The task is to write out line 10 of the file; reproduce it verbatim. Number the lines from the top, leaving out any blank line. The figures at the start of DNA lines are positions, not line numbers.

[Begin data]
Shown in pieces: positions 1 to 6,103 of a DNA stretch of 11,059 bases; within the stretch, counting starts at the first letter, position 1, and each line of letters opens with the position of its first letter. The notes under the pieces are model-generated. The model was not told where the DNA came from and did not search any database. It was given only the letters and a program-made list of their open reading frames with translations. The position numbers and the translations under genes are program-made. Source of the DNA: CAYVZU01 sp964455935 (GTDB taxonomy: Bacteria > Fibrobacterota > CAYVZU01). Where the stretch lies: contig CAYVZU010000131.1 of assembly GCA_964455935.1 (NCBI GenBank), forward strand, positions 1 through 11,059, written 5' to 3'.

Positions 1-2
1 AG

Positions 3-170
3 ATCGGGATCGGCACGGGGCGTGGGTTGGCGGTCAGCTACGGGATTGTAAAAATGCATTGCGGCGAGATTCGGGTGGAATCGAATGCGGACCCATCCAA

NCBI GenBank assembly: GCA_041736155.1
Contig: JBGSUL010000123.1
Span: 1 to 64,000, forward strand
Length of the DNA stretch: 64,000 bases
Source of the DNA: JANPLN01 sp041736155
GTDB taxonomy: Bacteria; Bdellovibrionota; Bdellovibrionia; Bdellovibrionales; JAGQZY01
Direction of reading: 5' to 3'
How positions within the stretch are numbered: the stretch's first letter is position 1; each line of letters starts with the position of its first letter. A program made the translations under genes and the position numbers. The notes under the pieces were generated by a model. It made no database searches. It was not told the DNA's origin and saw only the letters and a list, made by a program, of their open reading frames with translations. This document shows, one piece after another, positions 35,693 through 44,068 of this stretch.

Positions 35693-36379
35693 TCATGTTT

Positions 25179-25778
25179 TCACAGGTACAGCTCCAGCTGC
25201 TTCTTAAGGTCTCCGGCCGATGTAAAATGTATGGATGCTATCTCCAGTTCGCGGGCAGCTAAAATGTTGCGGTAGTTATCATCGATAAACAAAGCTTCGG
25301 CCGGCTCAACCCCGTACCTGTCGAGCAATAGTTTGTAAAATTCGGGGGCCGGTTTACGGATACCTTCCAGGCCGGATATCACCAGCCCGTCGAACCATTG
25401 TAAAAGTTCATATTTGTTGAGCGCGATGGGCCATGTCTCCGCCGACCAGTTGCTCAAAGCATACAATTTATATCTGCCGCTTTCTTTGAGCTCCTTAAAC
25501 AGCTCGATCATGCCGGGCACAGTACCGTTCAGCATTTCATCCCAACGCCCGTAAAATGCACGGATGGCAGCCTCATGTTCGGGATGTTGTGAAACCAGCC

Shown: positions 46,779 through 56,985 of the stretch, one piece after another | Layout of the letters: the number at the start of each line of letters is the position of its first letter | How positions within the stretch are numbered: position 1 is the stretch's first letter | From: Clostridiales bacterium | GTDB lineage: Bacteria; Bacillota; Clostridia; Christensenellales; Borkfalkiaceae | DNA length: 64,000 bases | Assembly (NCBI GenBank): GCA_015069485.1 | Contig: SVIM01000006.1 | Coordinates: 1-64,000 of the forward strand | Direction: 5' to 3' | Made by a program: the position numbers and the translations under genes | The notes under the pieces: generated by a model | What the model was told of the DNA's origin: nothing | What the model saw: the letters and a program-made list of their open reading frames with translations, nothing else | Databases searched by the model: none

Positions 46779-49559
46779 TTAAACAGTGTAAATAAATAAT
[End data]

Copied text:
Source of the DNA: JANPLN01 sp041736155